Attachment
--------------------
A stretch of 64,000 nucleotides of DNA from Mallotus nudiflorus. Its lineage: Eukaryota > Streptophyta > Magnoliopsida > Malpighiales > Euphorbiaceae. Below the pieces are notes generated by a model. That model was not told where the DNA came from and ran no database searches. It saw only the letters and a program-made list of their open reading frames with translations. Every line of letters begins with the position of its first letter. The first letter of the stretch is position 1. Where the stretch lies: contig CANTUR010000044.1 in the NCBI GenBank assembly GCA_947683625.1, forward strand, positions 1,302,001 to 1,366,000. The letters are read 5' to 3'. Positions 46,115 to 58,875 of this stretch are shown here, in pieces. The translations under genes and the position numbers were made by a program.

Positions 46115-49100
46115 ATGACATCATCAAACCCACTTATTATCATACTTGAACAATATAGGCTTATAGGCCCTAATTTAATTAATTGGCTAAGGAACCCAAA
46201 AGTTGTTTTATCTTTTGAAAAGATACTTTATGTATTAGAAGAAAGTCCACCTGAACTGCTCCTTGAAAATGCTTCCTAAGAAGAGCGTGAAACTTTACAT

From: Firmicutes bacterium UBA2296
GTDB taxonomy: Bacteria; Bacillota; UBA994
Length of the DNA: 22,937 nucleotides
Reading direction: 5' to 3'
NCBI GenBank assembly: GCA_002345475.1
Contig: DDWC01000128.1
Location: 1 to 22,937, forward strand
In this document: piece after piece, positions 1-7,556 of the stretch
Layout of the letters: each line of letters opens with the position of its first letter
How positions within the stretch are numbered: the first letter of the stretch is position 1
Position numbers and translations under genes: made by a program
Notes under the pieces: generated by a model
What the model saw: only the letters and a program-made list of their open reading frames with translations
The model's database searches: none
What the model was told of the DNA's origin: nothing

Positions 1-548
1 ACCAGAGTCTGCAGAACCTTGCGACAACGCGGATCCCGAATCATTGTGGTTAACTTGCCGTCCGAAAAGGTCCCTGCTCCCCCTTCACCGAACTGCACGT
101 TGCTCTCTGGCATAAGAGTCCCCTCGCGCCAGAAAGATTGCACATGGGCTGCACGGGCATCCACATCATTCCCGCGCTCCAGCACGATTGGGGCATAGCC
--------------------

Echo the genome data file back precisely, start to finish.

A stretch of 64,000 nucleotides of DNA from Mallotus nudiflorus. Its lineage: Eukaryota > Streptophyta > Magnoliopsida > Malpighiales > Euphorbiaceae. Below the pieces are notes generated by a model. That model was not told where the DNA came from and ran no database searches. It saw only the letters and a program-made list of their open reading frames with translations. Every line of letters begins with the position of its first letter. The first letter of the stretch is position 1. Where the stretch lies: contig CANTUR010000044.1 in the NCBI GenBank assembly GCA_947683625.1, forward strand, positions 1,302,001 to 1,366,000. The letters are read 5' to 3'. Positions 46,115 to 58,875 of this stretch are shown here, in pieces. The translations under genes and the position numbers were made by a program.

Positions 46115-49100
46115 ATGACATCATCAAACCCACTTATTATCATACTTGAACAATATAGGCTTATAGGCCCTAATTTAATTAATTGGCTAAGGAACCCAAA
46201 AGTTGTTTTATCTTTTGAAAAGATACTTTATGTATTAGAAGAAAGTCCACCTGAACTGCTCCTTGAAAATGCTTCCTAAGAAGAGCGTGAAACTTTACAT

From: Firmicutes bacterium UBA2296
GTDB taxonomy: Bacteria; Bacillota; UBA994
Length of the DNA: 22,937 nucleotides
Reading direction: 5' to 3'
NCBI GenBank assembly: GCA_002345475.1
Contig: DDWC01000128.1
Location: 1 to 22,937, forward strand
In this document: piece after piece, positions 1-7,556 of the stretch
Layout of the letters: each line of letters opens with the position of its first letter
How positions within the stretch are numbered: the first letter of the stretch is position 1
Position numbers and translations under genes: made by a program
Notes under the pieces: generated by a model
What the model saw: only the letters and a program-made list of their open reading frames with translations
The model's database searches: none
What the model was told of the DNA's origin: nothing

Positions 1-548
1 ACCAGAGTCTGCAGAACCTTGCGACAACGCGGATCCCGAATCATTGTGGTTAACTTGCCGTCCGAAAAGGTCCCTGCTCCCCCTTCACCGAACTGCACGT
101 TGCTCTCTGGCATAAGAGTCCCCTCGCGCCAGAAAGATTGCACATGGGCTGCACGGGCATCCACATCATTCCCGCGCTCCAGCACGATTGGGGCATAGCC